Fitzpatrick: All Blacks not the finished article

Getty Images     18 Jan 2014     Getty Images

Former All Blacks captain Sean Fitzpatrick still keeps an eye on his old side and told the International Rugby Board's Total Rugby Show, he was impressed with the way new blood was eased into the side in 2013 and felt their win at Ellis Park to seal the Rugby Championship had been outstanding.

And he felt the come from behind win over Ireland in Dublin had typified the All Blacks' year.

"Steve Hansen said they wanted to be 15 percent better than what they were and when you think of where they've come from since 2011 they've been quite outstanding in terms of what they've achieved on and off the field.

"They're a highly-motivated group of individuals, they're coached really well and I think that's the thing that really stands out for me is the coaching team and how well they've worked. They've picked up the baton from Graham Henry, and that would have been...very similar to [David] Moyes picking up [Sir Alex] Ferguson's baton really, or not picking it up, and Hansen's really taken it to a new level really and got the guys working hard individually.

"I think that's the key, individually their work ethic in terms of the way they analyse opposition, their own standards in terms of their own ability to read games and then to transmit that from the training field to the game time is quite outstanding," he said.

The ability of players to back-up the likes of Richie McCaw and Dan Carter had impressed Fitzpatrick.

Aaron Cruden had stepped up to the plate was an obvious example but the likes of Tom Taylor, Beauden Barrett had shown their class while in the forwards Sam Cane and Ardie Savea had stepped up to reward New Zealand rugby for the reinvestment into the lower levels of the game.

The ITM Cup had been better while the Super Rugby sides in New Zealand were now even and producing a high quality of players for international contention.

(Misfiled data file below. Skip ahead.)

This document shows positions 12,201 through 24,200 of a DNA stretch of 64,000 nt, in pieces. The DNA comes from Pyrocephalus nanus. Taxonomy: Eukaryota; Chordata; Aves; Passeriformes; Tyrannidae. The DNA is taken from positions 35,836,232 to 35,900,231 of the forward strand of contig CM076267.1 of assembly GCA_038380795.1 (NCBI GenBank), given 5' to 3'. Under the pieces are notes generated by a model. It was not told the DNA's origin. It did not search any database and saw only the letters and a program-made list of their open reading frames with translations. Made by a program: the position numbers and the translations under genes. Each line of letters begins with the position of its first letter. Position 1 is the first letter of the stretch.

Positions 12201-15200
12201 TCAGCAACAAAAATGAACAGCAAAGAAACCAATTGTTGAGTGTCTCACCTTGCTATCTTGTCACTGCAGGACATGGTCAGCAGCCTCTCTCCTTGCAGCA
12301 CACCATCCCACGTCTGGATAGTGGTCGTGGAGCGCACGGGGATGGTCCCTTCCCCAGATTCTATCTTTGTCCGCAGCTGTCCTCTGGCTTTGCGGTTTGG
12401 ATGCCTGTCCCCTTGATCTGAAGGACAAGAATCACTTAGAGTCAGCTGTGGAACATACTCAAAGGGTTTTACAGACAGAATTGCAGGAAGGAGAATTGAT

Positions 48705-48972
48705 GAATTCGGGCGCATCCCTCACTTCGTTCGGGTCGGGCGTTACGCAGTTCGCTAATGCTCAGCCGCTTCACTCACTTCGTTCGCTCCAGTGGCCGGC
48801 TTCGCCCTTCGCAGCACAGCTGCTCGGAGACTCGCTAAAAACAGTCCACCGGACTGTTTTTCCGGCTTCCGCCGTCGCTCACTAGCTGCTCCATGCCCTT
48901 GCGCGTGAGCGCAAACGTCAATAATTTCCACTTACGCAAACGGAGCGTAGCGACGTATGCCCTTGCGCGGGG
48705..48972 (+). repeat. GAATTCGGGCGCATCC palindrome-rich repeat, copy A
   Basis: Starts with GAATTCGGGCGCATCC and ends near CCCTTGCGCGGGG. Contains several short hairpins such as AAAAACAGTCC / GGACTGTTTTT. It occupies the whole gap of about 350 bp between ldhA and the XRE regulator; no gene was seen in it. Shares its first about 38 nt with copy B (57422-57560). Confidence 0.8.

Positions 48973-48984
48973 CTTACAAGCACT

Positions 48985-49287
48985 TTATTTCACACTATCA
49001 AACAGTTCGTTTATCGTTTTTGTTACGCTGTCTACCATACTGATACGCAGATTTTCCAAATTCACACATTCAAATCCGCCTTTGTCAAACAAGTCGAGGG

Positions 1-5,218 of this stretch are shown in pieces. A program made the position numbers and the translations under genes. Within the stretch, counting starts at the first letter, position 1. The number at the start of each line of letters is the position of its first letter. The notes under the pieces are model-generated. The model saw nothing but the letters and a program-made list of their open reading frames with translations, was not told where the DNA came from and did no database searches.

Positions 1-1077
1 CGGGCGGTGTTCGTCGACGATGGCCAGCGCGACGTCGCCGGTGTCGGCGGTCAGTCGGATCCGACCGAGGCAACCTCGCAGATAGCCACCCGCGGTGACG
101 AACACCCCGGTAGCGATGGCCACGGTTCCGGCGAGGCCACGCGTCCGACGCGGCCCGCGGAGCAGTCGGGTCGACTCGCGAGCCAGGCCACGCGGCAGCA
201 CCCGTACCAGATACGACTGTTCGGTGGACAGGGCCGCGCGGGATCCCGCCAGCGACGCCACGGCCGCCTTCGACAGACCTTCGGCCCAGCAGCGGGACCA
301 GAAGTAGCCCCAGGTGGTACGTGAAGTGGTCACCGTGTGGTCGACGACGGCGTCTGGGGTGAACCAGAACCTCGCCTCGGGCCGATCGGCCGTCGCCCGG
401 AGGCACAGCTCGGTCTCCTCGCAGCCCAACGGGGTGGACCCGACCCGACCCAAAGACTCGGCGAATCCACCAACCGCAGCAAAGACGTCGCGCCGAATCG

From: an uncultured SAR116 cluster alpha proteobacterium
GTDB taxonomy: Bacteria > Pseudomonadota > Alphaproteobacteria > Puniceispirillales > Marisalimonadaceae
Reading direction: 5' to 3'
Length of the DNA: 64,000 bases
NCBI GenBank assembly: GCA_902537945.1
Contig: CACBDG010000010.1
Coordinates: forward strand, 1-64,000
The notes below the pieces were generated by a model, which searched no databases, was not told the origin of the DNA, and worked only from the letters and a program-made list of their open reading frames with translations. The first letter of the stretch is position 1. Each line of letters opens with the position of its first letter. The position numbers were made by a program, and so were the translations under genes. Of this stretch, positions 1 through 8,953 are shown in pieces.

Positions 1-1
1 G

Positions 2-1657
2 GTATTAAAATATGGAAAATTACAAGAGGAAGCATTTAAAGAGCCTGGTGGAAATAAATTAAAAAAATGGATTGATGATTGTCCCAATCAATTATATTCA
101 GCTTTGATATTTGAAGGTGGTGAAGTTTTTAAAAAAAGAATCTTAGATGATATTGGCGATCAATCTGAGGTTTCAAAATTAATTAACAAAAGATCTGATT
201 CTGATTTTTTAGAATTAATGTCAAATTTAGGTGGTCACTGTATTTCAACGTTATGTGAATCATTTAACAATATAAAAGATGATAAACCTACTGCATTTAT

The Springboks had been the big moves of 2013 in getting back to the game that suits them and they did so well against the All Blacks because they took them on physically, as England and Ireland did in November, and that was the key to playing them, to take them on, he said.

It was a case of ensuring that opponents took their opportunities when they came, and that might be as few as one in a game, but it had to be taken, he said.

"Unfortunately, a lot of teams don't believe they can beat the All Blacks. I didn't think the Irish could actually beat the All Blacks but then they got to 19-0 and thought, 'My God, maybe we can beat the All Blacks'.

But then a 'moment of doubt' entered the Irish hearts and they were undone in the last play.

Fitzpatrick said he didn't agree with the oft-quoted claims of critics that the All Blacks had been guilty of peaking between World Cups and then failing at the big event.

He said what happened was New Zealand got it wrong at the World Cups themselves, especially in 1999 and 2007 when they had lost their focus of concentrating on winning the key games, just as had been the mantra throughout their history.

But the team of 2013 hadn't peaked, they had been exposed to the sort of white-hot atmosphere expected at World Cups. Playing Tests at Ellis Park was the equivalent of playing in a World Cup, as was being 19 points down after 20 minutes in Dublin.

And that would only strengthen the side heading into 2015, he said.